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Wednesday, 27 December 2017

Russia’s LNG ambitions no longer a pipe dream

Russia’s LNG ambitions no longer a pipe dream:

"Leonid Mikhelson beamed with pride when Vladimir Putin this month hailed Novatek’s $27bn liquefied gas pipeline project as an “extremely important step” for the country.

The chief executive of the nation’s biggest privately owned gas producer and the Russian president had for years been told that the Yamal liquid natural gas project in the Russian Arctic was too difficult to build and not viable in a country where gas exports have been dominated by state-owned Gazprom.

“This is a complex project, of course, and in this room there are very good people, good specialists, who at the beginning of the process, told me: ‘Do not do this’,” Mr Putin told the chief executives of Russia’s other top energy companies, including Gazprom’s Alexei Miller and Rosneft’s Igor Sechin, who were summoned to fly to Yamal for the pipeline’s opening ceremony. “But those who took on this project took a risk; this risk proved to be justified — and achieved results.”"



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High profile Saudis released after graft probe

High profile Saudis released after graft probe:

"Several high-profile Saudi businessmen and former government employees rounded up in a corruption crackdown have secured their freedom after reaching financial settlements with the authorities.

Those freed include Ibrahim al-Assaf, who was finance minister for two decades before being sacked last year, and Saud al-Duwaish, a former chief executive of Saudi Telecom Company, according to two people briefed on the matter. Pictures and videos circulated online recently appeared to show them out of detention.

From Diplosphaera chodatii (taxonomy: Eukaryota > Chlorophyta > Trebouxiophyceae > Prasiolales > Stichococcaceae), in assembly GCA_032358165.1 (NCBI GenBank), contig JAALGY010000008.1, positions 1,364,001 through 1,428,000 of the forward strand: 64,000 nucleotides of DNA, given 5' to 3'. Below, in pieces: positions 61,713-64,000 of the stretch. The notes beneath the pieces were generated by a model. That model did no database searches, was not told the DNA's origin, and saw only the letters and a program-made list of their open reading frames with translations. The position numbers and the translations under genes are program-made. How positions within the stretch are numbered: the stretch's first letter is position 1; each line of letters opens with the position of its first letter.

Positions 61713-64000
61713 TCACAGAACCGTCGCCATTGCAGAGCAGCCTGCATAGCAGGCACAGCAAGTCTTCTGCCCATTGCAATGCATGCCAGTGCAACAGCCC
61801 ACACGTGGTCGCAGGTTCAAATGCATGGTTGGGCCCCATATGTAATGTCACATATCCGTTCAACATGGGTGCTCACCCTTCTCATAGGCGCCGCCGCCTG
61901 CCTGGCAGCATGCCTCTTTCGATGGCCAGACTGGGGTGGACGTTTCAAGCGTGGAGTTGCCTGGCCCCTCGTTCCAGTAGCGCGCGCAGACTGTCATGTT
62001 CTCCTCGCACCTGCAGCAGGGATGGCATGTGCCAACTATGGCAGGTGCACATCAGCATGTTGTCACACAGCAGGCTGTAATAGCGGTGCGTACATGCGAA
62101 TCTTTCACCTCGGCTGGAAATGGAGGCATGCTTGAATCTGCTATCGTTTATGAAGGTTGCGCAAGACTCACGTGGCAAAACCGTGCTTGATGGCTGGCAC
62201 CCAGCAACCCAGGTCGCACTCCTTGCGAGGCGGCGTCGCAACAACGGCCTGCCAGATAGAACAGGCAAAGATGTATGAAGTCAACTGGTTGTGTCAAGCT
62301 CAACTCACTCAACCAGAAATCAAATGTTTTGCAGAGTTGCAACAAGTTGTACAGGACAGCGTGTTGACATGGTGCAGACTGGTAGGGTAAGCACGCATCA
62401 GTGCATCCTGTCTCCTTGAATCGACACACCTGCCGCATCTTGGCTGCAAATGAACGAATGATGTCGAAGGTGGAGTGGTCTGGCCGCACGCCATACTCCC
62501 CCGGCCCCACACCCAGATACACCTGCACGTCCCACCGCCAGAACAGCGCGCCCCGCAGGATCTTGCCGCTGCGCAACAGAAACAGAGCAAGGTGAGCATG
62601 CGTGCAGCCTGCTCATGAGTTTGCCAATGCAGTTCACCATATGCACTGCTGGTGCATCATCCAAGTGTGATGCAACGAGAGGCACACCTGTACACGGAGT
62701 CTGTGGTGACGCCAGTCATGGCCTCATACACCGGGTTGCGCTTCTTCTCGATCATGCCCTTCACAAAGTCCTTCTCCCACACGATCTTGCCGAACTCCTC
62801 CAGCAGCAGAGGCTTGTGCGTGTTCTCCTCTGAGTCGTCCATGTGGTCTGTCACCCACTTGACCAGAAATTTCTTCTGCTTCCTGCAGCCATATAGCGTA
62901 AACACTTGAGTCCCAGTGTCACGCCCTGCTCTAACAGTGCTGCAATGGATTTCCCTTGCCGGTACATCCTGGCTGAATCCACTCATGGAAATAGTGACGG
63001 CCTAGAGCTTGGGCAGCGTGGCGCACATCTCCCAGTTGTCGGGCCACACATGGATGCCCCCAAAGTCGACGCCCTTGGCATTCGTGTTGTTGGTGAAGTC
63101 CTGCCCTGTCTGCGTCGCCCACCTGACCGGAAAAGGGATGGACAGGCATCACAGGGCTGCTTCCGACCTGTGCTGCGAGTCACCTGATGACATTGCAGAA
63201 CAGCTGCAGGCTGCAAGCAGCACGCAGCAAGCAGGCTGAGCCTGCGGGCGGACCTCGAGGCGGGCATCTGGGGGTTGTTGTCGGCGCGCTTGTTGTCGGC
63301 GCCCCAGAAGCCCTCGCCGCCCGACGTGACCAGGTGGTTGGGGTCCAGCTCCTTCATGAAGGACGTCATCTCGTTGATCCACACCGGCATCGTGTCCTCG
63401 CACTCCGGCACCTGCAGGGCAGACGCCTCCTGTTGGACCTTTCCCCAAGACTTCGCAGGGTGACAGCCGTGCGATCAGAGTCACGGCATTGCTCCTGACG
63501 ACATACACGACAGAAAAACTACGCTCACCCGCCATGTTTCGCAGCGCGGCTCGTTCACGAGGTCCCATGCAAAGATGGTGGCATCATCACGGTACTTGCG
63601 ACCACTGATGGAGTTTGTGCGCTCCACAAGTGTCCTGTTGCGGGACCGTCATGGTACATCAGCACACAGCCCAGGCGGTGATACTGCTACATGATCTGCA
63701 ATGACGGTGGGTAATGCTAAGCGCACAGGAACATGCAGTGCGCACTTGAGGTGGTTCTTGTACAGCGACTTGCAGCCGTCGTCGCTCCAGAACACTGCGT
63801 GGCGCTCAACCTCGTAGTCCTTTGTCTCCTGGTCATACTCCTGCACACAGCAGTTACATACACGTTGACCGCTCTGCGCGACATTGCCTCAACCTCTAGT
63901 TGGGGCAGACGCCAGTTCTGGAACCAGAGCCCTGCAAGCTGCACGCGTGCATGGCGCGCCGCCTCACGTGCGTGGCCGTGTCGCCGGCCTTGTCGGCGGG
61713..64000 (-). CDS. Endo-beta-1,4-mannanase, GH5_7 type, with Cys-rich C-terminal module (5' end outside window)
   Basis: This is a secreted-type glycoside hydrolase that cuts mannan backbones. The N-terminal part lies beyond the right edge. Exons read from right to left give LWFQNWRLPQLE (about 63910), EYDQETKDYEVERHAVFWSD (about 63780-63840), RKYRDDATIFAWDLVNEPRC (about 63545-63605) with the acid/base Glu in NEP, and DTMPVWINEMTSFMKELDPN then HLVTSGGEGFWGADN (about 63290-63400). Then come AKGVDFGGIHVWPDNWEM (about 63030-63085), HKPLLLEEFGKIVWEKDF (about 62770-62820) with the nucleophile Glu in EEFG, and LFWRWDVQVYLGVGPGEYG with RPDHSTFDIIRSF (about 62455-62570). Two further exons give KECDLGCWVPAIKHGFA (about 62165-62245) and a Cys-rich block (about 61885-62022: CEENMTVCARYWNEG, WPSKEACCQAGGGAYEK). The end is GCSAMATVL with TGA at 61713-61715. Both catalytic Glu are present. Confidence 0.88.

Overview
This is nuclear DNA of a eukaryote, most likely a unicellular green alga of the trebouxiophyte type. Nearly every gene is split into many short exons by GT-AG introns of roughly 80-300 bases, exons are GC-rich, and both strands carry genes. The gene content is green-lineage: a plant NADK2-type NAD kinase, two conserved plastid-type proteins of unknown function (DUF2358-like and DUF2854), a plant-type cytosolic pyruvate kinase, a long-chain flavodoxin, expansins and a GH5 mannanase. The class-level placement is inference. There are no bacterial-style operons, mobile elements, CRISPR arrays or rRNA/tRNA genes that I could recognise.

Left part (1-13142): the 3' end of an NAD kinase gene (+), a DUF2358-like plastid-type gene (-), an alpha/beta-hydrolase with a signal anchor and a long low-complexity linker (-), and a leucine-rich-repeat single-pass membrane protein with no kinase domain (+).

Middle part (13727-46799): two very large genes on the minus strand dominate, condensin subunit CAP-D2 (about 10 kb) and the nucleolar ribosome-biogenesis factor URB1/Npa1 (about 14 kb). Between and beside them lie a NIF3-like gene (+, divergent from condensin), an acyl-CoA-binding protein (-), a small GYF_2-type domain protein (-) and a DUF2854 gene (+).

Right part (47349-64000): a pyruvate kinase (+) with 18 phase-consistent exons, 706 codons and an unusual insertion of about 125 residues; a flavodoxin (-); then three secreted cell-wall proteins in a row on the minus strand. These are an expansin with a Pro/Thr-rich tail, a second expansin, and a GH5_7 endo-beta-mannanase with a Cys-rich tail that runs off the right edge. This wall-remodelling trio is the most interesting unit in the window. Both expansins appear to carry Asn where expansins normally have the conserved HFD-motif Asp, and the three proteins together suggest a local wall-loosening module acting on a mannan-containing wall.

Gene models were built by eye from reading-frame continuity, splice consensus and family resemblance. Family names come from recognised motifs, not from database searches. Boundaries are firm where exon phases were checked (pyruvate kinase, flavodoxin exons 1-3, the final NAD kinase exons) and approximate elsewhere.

There were no details about the settlements, but the government has previously said those detained could be released if they handed over cash and other assets, believed to be up to 70 per cent of suspects’ wealth in some cases. Others said to have been released include a son of Saleh Kamel, a billionaire who runs one of the Middle East’s biggest conglomerates."



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MIDEAST STOCKS-Gulf mostly rises on oil surge; Saudi petchems, builders up | ZAWYA MENA Edition

MIDEAST STOCKS-Gulf mostly rises on oil surge; Saudi petchems, builders up | ZAWYA MENA Edition:

"An overnight surge in the Brent oil price above $67 a barrel for the first time since May 2015 helped most Gulf stock markets rise on Wednesday, while Dubai rebounded modestly from a six-month low. The Saudi stock index closed 0.3 percent higher in active trading volume, though it came off an early high as the oil price retreated from its peak on Wednesday afternoon. Eleven of 13 Saudi petrochemical producers, whose margins could benefit from dearer oil, rose. The biggest, Saudi Basic Industries , added 0.6 percent. "



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Saudi Arabia’s reform drive is bold, yet fraught with risk

Saudi Arabia’s reform drive is bold, yet fraught with risk:

"The Middle East’s most dynamic leader this year, albeit in a sluggish field, would be Mohammed bin Salman, crown prince of Saudi Arabia. MbS, as the 32-year-old wunderkind is known, has seized the reins of power and set a dizzying pace for a ruling family that by habit coalesces slowly around low common denominators, with caution and consensus as its watchwords. Saudi Arabia’s radical attempt to fire up its economy with private investment and wean it off dwindling oil revenue is a story with huge implications. There is no doubting the ambition and energy with which MbS, licensed by his aged father, King Salman, is propelling economic and social reform; or how important it is, for the region as well as the kingdom, that he succeeds. His socio-religious liberalisation is bold, breathing fresh air into a stifled Saudi society. He has clipped the wings of the fanatical religious police. He is slowly dismantling gender segregation and the cloistering of women, and promoting mixed entertainment, lifting ludicrous bans on concerts and cinema. Next year, in a move that must stick in the craw of Wahhabi clerics, women will be allowed to drive."